In an exclusive interview with DW-TV, Peter Mueller, the conservative premier of the state of Saarland, talks about why his party is best prepared to handle the current economic crisis.
Mueller says it's important to support those who work hard to make it
Peter Mueller is a member of Chancellor Angela Merkel's Christian Democratic Union and has been premier of Saarland since 1999. State elections will take place on Aug. 30, 2009, less than a month ahead of the German general election, which is likely to take place on Sept. 27, 2009. Mueller, who has made himself a name as an economic expert, talked to DW-TV's Alexander Kudascheff about his party's strategy to deal with the current economic crisis.
DW-TV: We're facing an international financial crisis of unknown extent and the threat of a wider economic crisis. Is it the job of the chancellor to deal with that?
Mueller says his party needs to focus on its core strengths
Peter Mueller: In times of crisis, the government has to take on responsibility because action is called for: something the government does better than the opposition. I believe the German government's management, and the measures we've agreed to deal with the financial and economic crises, are the right way forward. But we will have to wait and see how things develop. No one can predict that.
There has been criticism of the chancellor's stance and her approach, from France, for example. They say she's too hands off, too reluctant to spend money, for example, on a fiscal stimulus package. Do you share that view?
We have put together a 500-billion-euro ($644-billion) financial safety package, for the banks and fiscal stimulus program worth 50 billion euros, which is on its way through parliament. And there are a whole host of other measures regarding bank guarantees and inter-bank lending. You have to be careful in a situation like this not to harm the economy by inflating borrowing for example, because that's something future generations will have to pay for, and nobody wants that.
But wouldn't lowering taxes be a possibility? Maybe drop the extra tax that pays for reunification -- to try to kick-start the economy?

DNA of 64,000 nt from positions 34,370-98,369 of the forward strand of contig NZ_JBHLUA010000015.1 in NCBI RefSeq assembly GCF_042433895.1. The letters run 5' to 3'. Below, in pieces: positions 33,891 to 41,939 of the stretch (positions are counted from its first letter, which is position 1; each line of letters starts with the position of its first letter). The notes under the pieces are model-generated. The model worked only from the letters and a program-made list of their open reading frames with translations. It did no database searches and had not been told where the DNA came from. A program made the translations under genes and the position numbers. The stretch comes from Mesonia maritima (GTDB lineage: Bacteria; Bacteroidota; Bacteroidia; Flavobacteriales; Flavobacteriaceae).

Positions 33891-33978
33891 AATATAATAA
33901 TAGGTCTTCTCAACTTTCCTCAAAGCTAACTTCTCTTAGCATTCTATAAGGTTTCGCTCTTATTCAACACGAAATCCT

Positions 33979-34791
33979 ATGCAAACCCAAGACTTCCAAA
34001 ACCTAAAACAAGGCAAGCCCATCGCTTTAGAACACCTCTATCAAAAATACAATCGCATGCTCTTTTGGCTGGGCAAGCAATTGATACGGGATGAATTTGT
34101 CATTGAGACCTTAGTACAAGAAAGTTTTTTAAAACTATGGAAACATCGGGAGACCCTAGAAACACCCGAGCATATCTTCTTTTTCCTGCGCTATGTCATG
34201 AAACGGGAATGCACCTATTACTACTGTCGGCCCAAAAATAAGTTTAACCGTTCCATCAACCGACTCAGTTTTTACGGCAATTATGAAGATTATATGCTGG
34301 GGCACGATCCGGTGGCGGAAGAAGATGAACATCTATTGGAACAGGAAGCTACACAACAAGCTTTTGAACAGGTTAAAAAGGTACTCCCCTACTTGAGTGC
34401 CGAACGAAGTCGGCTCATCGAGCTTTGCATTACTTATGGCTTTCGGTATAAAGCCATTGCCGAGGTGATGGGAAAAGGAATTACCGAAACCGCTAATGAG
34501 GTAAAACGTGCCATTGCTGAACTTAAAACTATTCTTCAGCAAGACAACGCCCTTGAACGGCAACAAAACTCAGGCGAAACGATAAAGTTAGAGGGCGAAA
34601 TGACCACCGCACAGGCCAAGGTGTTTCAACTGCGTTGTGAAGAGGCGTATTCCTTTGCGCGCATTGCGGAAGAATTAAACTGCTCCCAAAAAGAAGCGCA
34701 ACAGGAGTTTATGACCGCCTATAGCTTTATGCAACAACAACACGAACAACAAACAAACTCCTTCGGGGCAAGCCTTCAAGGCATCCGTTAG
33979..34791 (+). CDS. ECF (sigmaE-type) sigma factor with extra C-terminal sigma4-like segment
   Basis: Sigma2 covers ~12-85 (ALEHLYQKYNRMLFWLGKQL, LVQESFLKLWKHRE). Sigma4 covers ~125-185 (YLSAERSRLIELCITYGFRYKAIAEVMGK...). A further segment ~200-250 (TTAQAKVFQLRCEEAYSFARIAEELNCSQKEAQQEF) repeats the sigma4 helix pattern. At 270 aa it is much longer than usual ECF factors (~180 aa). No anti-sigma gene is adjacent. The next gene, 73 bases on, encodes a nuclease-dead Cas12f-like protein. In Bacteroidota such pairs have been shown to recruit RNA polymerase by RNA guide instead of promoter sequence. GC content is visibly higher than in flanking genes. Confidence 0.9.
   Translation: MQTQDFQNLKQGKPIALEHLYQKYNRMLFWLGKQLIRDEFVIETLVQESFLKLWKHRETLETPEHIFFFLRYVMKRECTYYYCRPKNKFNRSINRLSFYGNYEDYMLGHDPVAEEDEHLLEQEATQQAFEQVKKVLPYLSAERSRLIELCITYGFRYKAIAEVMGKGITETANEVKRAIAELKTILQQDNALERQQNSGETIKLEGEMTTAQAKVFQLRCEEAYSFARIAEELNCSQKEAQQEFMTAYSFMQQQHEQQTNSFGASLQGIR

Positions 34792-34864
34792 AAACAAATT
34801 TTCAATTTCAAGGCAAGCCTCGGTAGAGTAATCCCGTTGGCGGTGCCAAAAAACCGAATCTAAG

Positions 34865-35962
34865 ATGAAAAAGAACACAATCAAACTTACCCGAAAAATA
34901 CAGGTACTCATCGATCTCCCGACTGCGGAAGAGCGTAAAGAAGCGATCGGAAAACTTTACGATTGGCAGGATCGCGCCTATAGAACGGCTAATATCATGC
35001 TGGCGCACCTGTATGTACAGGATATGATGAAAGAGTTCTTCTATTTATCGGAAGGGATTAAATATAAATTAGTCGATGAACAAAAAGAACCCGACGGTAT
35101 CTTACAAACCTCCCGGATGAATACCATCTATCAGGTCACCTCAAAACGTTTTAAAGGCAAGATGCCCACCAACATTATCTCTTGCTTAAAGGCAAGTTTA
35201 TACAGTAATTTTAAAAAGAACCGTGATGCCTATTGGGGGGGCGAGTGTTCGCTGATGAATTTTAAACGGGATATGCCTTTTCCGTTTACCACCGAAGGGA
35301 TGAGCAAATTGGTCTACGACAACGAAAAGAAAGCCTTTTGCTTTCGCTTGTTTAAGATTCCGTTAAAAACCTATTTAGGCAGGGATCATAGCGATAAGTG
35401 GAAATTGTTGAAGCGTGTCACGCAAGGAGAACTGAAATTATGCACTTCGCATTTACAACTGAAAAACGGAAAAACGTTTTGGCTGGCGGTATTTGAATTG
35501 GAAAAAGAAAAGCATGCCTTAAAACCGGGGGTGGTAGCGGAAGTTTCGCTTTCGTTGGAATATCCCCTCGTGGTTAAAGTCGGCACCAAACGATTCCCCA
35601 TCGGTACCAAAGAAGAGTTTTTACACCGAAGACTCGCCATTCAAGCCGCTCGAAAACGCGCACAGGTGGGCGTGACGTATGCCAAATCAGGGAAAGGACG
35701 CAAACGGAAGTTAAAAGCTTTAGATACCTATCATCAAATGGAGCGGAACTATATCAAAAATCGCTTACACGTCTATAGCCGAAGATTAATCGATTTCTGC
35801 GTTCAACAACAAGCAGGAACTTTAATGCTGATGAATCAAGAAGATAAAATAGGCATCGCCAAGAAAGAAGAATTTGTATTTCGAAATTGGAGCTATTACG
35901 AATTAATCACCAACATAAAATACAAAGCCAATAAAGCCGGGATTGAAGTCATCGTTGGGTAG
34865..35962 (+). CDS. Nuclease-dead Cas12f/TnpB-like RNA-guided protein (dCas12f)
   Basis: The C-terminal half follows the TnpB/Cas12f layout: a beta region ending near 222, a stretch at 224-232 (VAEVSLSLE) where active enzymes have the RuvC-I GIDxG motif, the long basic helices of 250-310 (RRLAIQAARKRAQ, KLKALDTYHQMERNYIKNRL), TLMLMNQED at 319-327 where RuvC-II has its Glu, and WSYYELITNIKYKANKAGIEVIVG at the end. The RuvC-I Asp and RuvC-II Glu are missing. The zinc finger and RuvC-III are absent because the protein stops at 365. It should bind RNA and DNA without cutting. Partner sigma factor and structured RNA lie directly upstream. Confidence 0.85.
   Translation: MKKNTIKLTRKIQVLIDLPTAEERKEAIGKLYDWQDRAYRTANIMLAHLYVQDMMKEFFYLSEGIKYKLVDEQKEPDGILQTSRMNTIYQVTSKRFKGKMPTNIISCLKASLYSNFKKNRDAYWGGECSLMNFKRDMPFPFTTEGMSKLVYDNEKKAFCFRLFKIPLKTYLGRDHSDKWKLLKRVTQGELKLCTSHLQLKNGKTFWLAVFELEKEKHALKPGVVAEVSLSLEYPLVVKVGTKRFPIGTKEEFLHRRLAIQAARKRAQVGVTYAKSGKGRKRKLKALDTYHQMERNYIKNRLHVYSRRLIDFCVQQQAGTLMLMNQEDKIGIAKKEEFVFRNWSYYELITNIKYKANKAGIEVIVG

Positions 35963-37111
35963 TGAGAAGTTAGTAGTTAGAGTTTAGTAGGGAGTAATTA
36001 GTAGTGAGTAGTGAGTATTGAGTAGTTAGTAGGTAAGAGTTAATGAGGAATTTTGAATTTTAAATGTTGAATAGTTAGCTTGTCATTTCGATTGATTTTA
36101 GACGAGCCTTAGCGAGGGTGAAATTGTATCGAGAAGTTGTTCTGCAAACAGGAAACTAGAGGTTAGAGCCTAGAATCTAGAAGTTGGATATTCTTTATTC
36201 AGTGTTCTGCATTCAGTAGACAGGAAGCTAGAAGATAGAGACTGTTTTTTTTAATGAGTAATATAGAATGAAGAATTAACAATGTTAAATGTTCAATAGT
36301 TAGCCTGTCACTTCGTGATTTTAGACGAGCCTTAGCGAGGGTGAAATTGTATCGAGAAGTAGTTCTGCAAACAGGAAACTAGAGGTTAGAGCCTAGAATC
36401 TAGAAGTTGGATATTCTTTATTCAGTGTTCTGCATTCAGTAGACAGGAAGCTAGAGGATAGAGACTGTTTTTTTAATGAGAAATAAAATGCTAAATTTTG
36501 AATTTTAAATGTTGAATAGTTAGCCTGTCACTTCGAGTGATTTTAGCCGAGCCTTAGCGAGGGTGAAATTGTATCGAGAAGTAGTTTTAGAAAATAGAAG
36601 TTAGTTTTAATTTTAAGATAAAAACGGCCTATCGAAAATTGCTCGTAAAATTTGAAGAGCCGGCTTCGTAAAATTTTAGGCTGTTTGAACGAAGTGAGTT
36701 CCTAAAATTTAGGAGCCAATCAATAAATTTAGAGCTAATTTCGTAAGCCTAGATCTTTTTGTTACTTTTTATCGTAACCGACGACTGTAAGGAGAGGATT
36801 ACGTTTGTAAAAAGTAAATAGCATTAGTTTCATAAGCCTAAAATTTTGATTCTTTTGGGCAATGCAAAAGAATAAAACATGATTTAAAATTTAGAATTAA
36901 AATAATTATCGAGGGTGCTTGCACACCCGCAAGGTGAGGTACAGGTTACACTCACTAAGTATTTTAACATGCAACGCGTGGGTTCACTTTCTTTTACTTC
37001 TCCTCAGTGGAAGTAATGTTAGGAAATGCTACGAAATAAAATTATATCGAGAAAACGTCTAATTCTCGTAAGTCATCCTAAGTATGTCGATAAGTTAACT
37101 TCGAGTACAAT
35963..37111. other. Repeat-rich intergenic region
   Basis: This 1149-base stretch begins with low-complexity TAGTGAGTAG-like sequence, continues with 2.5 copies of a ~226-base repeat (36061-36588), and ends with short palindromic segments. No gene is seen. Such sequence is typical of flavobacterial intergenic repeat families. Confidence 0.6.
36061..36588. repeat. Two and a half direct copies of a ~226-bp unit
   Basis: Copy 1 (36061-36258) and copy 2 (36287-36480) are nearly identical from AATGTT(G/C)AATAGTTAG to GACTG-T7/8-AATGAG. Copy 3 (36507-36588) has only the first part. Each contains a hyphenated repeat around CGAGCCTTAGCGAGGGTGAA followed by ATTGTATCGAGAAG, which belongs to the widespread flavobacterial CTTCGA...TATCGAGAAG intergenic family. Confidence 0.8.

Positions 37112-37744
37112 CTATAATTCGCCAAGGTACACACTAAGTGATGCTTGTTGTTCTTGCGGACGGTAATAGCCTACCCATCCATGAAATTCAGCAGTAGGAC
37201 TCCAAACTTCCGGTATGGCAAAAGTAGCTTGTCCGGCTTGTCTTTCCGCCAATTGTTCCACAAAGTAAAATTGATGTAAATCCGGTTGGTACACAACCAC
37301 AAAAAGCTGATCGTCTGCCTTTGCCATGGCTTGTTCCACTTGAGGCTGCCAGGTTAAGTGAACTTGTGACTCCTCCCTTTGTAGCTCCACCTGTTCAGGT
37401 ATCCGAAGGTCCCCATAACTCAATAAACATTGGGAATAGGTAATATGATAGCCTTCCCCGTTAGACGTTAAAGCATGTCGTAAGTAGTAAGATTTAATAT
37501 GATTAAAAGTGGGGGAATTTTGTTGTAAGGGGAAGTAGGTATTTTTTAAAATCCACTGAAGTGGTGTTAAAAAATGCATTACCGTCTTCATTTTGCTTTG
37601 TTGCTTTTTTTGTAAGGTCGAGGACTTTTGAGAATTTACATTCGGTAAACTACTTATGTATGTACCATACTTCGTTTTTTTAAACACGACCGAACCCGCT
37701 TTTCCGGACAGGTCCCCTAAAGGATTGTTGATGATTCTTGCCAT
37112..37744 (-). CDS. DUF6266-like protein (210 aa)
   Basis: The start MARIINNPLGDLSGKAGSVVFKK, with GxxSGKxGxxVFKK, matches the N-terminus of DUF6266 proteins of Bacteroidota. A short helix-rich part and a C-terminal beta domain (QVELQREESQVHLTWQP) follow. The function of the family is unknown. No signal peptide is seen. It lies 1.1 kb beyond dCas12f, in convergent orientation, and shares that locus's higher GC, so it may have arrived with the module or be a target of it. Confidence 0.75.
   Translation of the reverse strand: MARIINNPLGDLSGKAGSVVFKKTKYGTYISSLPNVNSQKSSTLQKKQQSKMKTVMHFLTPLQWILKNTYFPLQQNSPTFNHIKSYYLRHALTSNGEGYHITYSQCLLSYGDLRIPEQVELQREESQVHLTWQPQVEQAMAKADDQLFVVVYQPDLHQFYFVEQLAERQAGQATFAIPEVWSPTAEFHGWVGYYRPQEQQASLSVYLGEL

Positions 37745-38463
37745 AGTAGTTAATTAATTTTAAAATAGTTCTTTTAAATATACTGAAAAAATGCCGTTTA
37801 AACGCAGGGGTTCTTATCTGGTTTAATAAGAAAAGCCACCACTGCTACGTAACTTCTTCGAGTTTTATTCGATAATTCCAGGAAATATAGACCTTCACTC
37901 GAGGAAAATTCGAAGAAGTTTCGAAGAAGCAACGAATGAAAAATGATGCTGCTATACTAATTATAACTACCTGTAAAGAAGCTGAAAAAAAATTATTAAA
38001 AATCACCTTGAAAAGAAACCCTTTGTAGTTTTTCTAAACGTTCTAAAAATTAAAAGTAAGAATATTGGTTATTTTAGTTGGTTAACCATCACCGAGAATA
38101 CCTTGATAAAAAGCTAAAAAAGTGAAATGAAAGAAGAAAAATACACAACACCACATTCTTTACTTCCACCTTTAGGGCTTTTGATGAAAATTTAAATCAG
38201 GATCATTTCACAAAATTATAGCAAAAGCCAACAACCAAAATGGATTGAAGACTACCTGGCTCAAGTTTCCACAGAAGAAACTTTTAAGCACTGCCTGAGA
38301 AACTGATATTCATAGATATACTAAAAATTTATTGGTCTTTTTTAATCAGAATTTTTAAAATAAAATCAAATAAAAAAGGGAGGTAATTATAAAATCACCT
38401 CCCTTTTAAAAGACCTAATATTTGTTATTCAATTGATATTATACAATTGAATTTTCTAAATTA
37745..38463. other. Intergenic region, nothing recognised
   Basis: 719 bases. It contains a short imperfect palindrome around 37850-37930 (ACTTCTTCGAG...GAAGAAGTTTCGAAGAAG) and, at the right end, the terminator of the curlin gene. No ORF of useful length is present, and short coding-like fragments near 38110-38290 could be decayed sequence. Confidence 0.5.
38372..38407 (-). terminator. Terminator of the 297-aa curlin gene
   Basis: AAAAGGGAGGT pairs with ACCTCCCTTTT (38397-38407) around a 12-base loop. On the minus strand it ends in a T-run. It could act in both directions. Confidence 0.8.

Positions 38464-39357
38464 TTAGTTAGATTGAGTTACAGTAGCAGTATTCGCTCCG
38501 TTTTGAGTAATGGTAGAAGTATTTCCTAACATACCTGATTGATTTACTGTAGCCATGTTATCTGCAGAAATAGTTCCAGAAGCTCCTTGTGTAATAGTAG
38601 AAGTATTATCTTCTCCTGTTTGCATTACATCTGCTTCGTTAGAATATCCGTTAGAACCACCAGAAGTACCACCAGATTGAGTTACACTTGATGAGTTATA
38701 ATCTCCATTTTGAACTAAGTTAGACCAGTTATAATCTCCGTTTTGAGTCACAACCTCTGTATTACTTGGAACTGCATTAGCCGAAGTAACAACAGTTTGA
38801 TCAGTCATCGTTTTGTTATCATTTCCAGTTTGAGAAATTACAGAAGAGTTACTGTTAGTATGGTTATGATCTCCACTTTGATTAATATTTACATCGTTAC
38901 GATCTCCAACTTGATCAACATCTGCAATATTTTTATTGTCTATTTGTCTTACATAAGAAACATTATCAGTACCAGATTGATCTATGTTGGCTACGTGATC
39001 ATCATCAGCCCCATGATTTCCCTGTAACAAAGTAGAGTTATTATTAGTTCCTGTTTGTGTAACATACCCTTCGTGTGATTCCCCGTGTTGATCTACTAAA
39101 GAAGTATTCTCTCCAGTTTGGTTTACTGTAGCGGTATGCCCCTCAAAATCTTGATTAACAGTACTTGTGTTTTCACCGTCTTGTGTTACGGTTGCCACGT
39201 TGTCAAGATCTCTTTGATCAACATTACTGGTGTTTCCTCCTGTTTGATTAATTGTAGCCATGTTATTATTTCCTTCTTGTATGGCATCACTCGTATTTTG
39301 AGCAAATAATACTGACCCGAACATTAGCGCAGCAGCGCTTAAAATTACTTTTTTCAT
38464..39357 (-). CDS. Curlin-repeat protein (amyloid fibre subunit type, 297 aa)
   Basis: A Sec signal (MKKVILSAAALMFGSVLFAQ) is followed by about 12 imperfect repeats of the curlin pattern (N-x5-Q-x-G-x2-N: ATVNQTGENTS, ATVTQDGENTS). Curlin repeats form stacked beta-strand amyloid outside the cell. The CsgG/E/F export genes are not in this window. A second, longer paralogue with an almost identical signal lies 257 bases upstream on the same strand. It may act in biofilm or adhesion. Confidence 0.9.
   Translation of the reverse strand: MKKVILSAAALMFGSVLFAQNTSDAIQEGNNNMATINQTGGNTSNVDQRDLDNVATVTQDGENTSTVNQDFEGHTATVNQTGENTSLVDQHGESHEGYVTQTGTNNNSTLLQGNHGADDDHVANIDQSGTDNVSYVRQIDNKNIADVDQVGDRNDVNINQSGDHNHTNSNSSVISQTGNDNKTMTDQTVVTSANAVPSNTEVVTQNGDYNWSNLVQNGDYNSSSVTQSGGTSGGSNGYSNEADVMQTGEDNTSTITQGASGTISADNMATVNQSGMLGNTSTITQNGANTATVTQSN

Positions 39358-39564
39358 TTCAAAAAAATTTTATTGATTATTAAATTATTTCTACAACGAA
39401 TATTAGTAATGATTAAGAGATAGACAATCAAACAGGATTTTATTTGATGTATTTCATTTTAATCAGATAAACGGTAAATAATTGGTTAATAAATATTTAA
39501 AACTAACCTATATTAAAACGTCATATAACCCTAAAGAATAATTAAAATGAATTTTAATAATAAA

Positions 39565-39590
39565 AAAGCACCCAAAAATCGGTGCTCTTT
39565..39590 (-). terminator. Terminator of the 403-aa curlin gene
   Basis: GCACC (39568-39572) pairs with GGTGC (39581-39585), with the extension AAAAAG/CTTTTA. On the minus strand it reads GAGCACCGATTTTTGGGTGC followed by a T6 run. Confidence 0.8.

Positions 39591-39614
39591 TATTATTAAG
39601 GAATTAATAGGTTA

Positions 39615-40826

We do need to find ways of reviving the domestic economy and we have introduced some -- for example, exemptions from vehicle tax for those who buy a new car within the next six months. But a general reform of the tax system or the abolition of that extra tax aren't necessary yet.
The last three years have seen the chancellor's popularity at an incredibly high level -- almost as high as the German president's. But her party, the CDU has never really managed to get much above the 35-or-so percent it received in the last elections. Is that a gap that will be impossible to close?
This government is a grand coalition. Typically, that helps to strengthen smaller parties. That's what we're seeing now, but the closer we come to the elections, the more the chancellor's positive image will benefit our party.
Could this be good for the two main parties? Will people see them as anchors of stability?
How attractive is the CDU
I do think this crisis represents an opportunity for the main parties. It's a chance for them, especially for my party, the CDU, to show it stands for the right economic and social policies. Our social market economy model is both economic and social in nature; it has stood the test of time, and it is now being tested again. I think that will attract voters to our party. No one knows what will happen in the future, but I think this is an opportunity for the main parties, especially the Christian Democrats.
The SPD's new leader, Franz Muentefering, says now is the time for Social Democratic solutions, meaning state-level solutions. What answers do your Christian Democrats have in the run-up to the party congress?